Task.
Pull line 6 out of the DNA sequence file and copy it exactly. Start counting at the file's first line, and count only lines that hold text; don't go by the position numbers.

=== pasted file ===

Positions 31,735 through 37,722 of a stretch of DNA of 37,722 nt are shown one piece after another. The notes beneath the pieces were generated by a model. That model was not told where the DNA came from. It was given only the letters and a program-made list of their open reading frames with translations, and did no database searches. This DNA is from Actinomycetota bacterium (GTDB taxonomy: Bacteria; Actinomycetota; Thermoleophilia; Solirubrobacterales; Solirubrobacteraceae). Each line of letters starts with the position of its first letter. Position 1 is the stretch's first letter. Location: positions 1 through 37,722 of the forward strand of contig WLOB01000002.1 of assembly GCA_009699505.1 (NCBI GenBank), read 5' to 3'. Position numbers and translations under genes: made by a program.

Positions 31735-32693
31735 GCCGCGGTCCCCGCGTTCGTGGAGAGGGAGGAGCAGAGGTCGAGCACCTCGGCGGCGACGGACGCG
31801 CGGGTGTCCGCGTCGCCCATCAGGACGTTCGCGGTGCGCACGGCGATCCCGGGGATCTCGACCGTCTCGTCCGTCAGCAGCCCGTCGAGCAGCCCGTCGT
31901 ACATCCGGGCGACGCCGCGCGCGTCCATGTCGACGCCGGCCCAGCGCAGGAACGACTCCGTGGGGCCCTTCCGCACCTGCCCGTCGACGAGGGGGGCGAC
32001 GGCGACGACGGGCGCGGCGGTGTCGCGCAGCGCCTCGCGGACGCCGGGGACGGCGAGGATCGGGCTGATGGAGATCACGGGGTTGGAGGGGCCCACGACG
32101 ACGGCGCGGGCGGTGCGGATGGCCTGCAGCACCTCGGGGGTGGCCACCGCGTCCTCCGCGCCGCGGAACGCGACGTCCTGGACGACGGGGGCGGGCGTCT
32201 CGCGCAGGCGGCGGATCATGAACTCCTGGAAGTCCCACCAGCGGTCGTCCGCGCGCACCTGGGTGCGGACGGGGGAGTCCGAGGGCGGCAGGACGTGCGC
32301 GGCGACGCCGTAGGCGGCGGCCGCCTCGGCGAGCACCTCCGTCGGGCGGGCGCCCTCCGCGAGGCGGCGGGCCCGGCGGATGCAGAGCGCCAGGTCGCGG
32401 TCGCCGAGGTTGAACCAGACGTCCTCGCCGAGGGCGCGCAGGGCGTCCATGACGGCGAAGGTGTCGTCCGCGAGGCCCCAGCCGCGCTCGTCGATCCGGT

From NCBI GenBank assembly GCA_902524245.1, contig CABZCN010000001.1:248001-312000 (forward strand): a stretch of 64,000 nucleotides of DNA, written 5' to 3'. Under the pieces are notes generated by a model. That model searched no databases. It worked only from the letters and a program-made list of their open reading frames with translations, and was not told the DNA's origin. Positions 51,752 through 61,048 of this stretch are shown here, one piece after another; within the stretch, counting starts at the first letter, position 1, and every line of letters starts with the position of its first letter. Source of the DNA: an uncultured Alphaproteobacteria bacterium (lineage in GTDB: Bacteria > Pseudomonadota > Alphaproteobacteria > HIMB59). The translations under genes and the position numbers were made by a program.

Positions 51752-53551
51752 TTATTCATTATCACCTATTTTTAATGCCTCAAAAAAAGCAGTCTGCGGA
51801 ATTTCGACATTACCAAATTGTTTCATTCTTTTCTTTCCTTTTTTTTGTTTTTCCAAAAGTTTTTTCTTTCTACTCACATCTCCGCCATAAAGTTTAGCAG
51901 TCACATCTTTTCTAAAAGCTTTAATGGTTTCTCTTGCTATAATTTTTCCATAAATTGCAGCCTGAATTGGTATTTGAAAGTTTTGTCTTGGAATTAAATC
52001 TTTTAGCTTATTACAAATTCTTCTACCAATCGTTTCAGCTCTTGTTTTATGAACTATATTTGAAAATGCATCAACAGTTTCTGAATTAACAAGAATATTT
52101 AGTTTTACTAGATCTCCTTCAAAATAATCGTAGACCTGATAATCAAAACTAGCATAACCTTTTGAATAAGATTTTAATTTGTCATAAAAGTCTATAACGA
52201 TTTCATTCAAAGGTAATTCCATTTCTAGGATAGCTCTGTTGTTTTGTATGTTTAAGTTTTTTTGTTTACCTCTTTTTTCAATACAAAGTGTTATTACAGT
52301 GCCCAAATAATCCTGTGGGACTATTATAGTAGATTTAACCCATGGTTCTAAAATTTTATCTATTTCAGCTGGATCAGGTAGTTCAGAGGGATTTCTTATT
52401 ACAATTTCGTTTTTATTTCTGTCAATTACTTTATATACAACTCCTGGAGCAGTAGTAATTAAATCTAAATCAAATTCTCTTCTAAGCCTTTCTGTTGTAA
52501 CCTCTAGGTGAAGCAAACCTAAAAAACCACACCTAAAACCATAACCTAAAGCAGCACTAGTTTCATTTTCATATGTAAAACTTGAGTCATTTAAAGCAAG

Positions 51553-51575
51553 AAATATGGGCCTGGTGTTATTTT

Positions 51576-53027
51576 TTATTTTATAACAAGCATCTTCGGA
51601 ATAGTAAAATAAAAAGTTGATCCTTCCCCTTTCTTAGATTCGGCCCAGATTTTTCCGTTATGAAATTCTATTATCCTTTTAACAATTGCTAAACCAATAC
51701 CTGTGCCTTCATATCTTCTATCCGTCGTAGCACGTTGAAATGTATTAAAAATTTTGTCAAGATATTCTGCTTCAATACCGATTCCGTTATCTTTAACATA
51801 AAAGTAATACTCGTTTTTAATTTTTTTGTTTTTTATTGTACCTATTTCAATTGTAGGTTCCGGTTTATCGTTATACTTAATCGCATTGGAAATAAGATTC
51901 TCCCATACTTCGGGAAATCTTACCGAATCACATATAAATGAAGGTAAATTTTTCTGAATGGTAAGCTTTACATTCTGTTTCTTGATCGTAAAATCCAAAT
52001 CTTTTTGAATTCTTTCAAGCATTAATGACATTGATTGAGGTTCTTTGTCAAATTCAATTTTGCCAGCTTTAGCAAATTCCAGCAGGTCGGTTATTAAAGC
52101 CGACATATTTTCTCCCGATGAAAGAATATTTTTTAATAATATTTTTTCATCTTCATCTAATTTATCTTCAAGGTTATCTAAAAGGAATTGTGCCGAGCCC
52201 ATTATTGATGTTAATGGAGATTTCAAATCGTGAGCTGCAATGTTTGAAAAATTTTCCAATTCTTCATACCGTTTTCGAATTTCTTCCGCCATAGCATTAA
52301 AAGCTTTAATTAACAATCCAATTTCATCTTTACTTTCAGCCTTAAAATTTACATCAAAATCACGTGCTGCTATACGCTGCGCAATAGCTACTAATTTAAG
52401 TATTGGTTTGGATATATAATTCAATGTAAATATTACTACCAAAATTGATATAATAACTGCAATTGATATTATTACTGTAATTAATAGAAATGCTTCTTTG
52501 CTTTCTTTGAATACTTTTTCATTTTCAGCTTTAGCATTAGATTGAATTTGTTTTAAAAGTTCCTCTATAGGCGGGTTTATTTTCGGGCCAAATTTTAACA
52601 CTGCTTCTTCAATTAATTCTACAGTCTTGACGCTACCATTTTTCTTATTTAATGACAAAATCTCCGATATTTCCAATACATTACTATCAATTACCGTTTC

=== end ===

32001 GGCGACGACGGGCGCGGCGGTGTCGCGCAGCGCCTCGCGGACGCCGGGGACGGCGAGGATCGGGCTGATGGAGATCACGGGGTTGGAGGGGCCCACGACG